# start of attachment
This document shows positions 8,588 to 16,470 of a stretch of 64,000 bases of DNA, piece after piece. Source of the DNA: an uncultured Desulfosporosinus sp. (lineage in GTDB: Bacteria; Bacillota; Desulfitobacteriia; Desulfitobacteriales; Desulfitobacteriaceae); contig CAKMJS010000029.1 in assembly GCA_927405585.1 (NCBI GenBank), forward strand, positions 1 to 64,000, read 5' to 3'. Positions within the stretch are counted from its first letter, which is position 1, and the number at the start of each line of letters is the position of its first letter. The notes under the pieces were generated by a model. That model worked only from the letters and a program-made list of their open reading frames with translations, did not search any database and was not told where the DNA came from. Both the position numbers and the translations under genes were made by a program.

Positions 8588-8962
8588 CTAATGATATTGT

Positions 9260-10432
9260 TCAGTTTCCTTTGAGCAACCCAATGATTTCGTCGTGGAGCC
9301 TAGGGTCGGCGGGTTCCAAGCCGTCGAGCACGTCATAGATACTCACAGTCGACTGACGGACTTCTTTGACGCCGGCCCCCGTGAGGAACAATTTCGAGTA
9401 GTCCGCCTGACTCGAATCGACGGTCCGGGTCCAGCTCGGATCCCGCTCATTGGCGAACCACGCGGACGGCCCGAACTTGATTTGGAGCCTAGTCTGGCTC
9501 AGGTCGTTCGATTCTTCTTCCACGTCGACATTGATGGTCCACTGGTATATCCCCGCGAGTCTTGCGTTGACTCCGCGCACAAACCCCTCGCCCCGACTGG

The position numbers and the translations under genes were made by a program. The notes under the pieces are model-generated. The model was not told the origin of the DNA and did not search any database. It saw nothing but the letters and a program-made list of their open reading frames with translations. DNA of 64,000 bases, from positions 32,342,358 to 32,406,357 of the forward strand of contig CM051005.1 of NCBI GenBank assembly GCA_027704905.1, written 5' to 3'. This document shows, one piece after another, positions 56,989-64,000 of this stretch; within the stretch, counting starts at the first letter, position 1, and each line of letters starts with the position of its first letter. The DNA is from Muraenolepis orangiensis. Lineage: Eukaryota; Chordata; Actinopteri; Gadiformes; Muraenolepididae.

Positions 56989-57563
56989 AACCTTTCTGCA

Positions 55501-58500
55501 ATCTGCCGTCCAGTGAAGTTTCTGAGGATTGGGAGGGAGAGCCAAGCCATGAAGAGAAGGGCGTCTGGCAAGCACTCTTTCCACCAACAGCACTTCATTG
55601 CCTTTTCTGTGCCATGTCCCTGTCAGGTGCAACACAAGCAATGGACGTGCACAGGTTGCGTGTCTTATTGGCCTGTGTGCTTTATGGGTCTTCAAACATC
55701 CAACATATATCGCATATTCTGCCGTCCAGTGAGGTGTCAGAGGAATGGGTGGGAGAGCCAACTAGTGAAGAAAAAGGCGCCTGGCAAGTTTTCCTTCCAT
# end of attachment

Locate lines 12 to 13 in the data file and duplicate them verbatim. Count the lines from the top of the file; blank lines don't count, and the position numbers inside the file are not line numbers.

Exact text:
Positions 55501-58500
55501 ATCTGCCGTCCAGTGAAGTTTCTGAGGATTGGGAGGGAGAGCCAAGCCATGAAGAGAAGGGCGTCTGGCAAGCACTCTTTCCACCAACAGCACTTCATTG